She also used SBI’s top management’s reaction to the demonetisation move as case studies to help young leaders understand how to deal with unforeseen circumstances.
“Those people who work within zones of comfort invariably never succeed. Growth happens only with some pain. So you have to move out of your zone of comfort in order to achieve. If you have been doing that regularly, then you get into a habit of fielding these unusual ‘googlies’ that are suddenly bowled at you, and sort of innovate as you go along.”
Like many, Bhattacharya was entirely clueless about the potential announcement when she was asked to assemble in a RBI conference room late on 8 November for the demonetisation announcement.
As soon as she came out of the room (which had no connectivity) at 9:15pm, she called the head of retail banking and asked him and his deputy to come to her house for a late-night meeting, which lasted until 11:30pm, to discuss how the bank should react to this move.
“We tried scenario building. What would be the things that would be required and who would be the best people to actually understand this.”
They then used WhatsApp groups to spread the word within the bank.
“We started sending messages on WhatsApp on what would be required the next day, how will it all pan out,” she said. “But there were a large number of things we had to keep innovating on as we went along,” she added.
There were many unknowns at the time.
“We had not imagined the difficulty of (recalibrating) the ATMs because we had never seen those (new currency) notes,” Bhattacharya said. “We got to see them only the next day. I had no idea about the dimensions, the thickness or the fact that we will need recalibration. All this was new to us.”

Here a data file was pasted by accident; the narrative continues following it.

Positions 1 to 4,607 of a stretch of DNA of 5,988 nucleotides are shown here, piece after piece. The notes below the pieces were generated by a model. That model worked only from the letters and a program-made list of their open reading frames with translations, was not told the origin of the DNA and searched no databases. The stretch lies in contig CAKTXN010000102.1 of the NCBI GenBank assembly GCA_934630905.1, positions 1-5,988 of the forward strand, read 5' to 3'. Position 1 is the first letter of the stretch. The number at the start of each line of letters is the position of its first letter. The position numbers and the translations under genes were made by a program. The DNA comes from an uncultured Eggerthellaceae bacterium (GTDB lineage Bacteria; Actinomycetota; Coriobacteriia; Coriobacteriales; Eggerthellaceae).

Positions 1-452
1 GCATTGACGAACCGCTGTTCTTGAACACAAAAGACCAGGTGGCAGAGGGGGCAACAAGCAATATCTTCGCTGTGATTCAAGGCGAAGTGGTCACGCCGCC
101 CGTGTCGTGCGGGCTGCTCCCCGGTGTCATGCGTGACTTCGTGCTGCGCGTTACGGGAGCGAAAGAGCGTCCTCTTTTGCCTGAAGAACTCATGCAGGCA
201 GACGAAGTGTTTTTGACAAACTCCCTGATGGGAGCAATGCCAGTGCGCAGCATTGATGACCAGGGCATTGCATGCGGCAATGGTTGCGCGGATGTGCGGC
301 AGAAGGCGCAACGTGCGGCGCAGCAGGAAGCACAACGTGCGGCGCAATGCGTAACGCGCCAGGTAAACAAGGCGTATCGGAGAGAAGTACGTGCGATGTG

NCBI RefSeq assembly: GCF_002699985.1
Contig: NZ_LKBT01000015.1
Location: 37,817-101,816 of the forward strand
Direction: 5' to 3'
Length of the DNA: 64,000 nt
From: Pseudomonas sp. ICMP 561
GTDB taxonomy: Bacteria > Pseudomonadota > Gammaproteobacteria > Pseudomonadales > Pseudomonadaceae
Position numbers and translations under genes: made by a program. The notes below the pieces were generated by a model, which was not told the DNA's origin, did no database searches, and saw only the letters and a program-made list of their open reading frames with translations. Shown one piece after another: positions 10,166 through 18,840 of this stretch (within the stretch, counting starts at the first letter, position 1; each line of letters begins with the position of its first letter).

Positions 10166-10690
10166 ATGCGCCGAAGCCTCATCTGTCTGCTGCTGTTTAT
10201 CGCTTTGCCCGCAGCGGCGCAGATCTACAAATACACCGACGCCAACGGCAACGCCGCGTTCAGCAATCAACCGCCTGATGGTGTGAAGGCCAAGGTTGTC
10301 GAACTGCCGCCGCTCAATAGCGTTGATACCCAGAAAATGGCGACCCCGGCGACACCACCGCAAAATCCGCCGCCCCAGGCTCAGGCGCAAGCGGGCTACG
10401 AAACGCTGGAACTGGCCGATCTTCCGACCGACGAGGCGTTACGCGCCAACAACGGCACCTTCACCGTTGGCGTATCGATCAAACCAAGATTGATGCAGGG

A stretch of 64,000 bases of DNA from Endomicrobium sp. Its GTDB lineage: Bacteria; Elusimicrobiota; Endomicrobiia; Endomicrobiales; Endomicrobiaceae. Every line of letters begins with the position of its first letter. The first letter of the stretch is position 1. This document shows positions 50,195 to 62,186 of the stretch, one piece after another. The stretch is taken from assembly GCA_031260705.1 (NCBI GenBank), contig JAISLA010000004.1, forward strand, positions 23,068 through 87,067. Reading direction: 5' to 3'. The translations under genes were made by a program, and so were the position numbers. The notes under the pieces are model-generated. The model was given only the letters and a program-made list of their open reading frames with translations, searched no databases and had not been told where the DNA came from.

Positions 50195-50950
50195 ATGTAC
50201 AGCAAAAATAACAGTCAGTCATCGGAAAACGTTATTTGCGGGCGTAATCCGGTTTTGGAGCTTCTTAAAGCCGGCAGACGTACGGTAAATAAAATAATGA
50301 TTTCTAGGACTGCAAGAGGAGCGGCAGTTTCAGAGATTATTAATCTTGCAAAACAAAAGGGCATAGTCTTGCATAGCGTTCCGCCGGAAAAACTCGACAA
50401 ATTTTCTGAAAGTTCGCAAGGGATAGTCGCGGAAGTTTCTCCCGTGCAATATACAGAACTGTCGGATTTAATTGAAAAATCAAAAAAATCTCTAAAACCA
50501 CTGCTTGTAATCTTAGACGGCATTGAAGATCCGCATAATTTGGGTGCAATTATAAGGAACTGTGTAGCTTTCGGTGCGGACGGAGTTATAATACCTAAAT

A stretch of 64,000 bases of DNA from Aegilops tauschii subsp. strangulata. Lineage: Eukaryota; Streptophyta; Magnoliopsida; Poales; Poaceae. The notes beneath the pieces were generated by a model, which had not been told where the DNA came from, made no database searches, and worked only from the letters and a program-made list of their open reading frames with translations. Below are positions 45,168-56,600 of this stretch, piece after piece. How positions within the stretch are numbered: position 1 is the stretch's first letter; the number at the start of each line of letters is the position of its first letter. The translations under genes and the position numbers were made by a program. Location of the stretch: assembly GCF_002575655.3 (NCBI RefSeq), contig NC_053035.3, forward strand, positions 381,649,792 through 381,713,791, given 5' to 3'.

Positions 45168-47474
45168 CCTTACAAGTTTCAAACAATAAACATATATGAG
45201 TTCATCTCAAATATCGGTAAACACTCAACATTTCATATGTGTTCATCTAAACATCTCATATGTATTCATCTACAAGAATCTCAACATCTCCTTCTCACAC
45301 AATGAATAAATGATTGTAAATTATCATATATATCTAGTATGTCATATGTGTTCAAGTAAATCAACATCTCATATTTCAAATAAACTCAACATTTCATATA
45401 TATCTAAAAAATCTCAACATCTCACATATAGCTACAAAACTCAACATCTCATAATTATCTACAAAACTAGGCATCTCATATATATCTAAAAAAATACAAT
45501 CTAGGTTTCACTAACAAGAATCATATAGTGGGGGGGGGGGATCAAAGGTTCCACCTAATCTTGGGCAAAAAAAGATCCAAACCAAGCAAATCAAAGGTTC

It is important for organisations to be nimble and for leaders to communicate effectively in times of crisis, she told entrepreneurs in the room who are at the workshop aimed at helping small businesses scale up. “The fact of the matter is we are a very large organisation, but we are still quite a nimble organisation. Because there are these layers, these span breakers, where the controllers are in charge of certain things, as we go from one span to the other, if you send one message, it goes to the entire bank, maybe in the space of an hour or two. Therefore it was much easier for us actually to get people working on the entire exercise quite seamlessly,” she said.
Bhattacharya also used the opportunity to highlight the role SBI has played post demonetisation.
“Today, though our branch network is only 13% of the entire bank network, in the demonetisation amount, we have actually done 30%. One third of the entire part has been done by SBI alone.”
But the move was not as hard to implement as it would have been a few decades ago.
“If you are able to communicate fast and if you are able to communicate correctly, then marshalling your people for any such thing actually becomes much much easier,” she said.
Bhattacharya said the rise of technology has made it easier for people to react to situations like these.
“If you are not able to get that communication through seamlessly, then the communication changes as it goes from layer to layer, and then your implementation becomes pretty weak. Today, with technology, it has really become much less of a challenge than it was when I used to be at the (cash) counters. In the first demonetisation, I was sitting at the counter. Those days, by the time the thing (message) would come to us, we would be all over the place. But today that is not the case.”